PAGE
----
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Folding the U.S. flag

Last modified: 2019-08-02 by rick wyatt
Keywords: united states | folding | triangle |
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How To Fold The U.S. Flag

  1. Bring the striped half up over the blue field.
  2. Then fold it in half again.
  3. Bring the lower striped corner to the upper edge forming a triangle.
  4. Then fold the upper point in to form another triangle. Continue until the entire length of the flag is folded.
  5. When you get near the end - nothing but the blue field showing - tuck the last bit into the other folds to secure it.

Why Folded This Way

The following question was answered by a little digging in the Betsy Ross home page - but I haven't seen this reported before. Here is the URL for your interest: - quite interesting!
submitted by: Rob Raeside, 22 October 2001

What's on the page provided by Rob is an interesting interpretation, but it's a case of people coming up with symbolism for something that existed before the explanation was invented. It is widely noted that the triangular shape resembles the cocked (or tricorn="three-cornered") hat worn at the time of the American Revolution. As I understand it, however, this was not the origin of the method of folding the flag. Instead, the system of folding the flag twice lengthwise then into a series of triangles was developed by soldiers during the 19th century as a practical means of storing large flags neatly (garrison flags of 20 feet in hoist and everyday flags of 10 feet in hoist) without requiring large numbers of men. The method yielded a manageable packet that had the additional benefit of unfolding easily when the flag was hoisted the next morning (the upper and lower grommets were right together inside the triangle--they could be attached by a two- to four-man detail and the flag then unfolded itself while being kept clear of the ground by one or two of the two men as the halyard was pulled).

The business about the symbolism of the various folds is pure invention. Nothing wrong with ascribing such meanings if one chooses, but without historic basis. The number of folds made comes inevitably from the 10:19 ratio of the flag.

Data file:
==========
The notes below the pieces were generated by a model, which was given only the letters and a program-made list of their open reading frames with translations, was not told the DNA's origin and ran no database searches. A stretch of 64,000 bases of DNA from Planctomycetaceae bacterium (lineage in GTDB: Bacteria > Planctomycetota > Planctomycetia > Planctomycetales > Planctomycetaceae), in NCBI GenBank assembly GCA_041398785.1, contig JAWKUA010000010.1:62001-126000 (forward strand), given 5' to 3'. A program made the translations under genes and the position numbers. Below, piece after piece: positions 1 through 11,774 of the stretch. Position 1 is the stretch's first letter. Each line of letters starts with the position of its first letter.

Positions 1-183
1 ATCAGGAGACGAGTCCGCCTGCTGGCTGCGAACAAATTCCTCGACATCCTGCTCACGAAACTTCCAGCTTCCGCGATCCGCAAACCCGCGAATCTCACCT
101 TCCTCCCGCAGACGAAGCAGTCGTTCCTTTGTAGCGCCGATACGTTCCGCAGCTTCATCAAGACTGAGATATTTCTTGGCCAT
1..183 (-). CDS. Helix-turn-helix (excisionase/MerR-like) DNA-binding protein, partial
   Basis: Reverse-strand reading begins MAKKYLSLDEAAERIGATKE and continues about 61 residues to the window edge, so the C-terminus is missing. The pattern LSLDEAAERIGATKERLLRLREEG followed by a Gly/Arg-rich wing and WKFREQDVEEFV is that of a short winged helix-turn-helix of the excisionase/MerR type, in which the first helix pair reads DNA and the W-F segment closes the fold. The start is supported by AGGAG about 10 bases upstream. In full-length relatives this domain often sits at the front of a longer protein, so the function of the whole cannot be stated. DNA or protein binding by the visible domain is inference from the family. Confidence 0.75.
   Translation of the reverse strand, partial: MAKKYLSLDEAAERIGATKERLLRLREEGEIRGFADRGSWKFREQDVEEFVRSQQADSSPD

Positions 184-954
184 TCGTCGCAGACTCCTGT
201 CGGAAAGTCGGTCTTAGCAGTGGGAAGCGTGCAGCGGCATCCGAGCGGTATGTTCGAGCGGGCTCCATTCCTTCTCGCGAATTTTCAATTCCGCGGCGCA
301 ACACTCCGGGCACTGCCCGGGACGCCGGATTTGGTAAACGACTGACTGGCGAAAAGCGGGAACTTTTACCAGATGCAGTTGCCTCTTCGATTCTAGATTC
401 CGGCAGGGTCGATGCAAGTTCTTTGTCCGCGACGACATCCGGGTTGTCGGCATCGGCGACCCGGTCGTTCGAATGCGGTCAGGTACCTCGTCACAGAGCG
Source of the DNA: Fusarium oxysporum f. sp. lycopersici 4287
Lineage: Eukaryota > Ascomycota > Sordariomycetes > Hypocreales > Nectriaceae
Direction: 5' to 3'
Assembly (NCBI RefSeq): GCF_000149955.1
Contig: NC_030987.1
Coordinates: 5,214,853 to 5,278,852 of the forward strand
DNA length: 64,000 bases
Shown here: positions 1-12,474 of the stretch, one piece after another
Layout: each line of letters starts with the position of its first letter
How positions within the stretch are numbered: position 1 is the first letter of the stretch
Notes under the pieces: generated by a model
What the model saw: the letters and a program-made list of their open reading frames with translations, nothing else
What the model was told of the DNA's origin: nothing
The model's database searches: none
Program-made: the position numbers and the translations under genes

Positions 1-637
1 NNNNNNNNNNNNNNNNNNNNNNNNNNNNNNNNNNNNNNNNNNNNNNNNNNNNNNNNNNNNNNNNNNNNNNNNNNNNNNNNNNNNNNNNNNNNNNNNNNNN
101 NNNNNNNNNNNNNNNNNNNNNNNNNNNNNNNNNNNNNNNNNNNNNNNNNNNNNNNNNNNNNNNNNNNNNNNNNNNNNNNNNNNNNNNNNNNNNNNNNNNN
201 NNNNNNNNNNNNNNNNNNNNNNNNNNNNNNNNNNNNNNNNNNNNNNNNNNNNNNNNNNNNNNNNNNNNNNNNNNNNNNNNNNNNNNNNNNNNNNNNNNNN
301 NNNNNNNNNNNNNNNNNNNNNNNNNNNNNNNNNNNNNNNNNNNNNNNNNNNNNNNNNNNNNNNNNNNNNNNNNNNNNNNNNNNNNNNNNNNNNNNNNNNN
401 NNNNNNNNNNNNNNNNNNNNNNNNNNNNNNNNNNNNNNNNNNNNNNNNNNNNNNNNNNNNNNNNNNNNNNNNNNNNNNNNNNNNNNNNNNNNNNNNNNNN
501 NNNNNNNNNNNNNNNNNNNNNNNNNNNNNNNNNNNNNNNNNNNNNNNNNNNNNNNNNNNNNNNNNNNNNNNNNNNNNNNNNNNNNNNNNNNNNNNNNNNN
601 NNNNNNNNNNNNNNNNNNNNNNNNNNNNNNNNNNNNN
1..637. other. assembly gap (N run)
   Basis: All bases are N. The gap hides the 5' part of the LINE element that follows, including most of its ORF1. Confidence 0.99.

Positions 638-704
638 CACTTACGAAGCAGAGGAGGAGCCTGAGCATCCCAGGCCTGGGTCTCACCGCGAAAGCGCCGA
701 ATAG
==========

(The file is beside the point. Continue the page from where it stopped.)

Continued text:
Joe McMillan, 22 October 2001

To see how it is done, you can also look at this page:
Elias Granqvist, 22 October 2001

Text from U.S. Senate document

From an official document from the U.S. Senate:

"Folding the Flag

1. Two persons, facing each other, hold the flag waist high and horizontally between them.
2. The lower striped section is folded, lengthwise, over the blue field. Hold bottom to top and edges together securely.
3. Fold the flag again, lengthwise, folded edge to open edge.
4. A triangular fold is started along the length of the flag, from the end to the heading by bringing the striped corner of the folded edge to meet the open edge.
5. The outer point is turned inward parallel with the open edge, forming a second triangle.
6. Repeat the triangular folding until the entire length of the flag is folded.
7. When the flag is completely folded only the triangular blue field should be visible."

Source: "OUR FLAG, Joint Committee on Printing United States Congress, 109th Congress, 2nd Session S.Doc. 109-18, 2007, p-20, ISBN 978-0-16-076598-8, Senate Concurrent Resolution 108 (Submitted by Senator Chester Trent Lott, Sr.) July 18, 2006"(

Esteban Rivera, 6 October 2018

Ceremonial Unfolding

There is also a ceremonial unfolding as well, but this is only used at funerals where there are cremated remains.

When my grandfather was laid to rest in February of 2018, the urn and funeral flag were at the church. The flag was pre-folded by the funeral home and placed in a plastic cover case. The honor guard took it in its folded shape and unfolded it in a
ceremony. Each step was careful not to lose grip or tear the flag. It was done piece by piece by two men; the rest were behind the church to do the volley and the "Taps" bugle call. After that was done, the entire team of seven focused on folding the flag in the manner presented by Esteban. Of note during this funeral, each fold was met with creasing of the completed step to firmly seal the task. Also, very few verbal cues were given.

I am not sure about how recent the tradition is, but three rounds from the volleys/gun salute were presented to my uncle, along with the flag. Some will put the rounds in the flag before the final fold is made, my uncle put one in the flag after the funeral was over (the other two were put into another flag and one with his urn before it was sealed). Also during the presentation, a script was used specifically for the Air Force was read out to the lines of "On behalf of the President of the United States, the Secretary of the Air Force and a grateful nation, please accept this flag as a symbol of our appreciation for your loved one’s honorable and faithful service."

Some aspects of this procedure can be seen at

Zachary Harden, 9 October 2018

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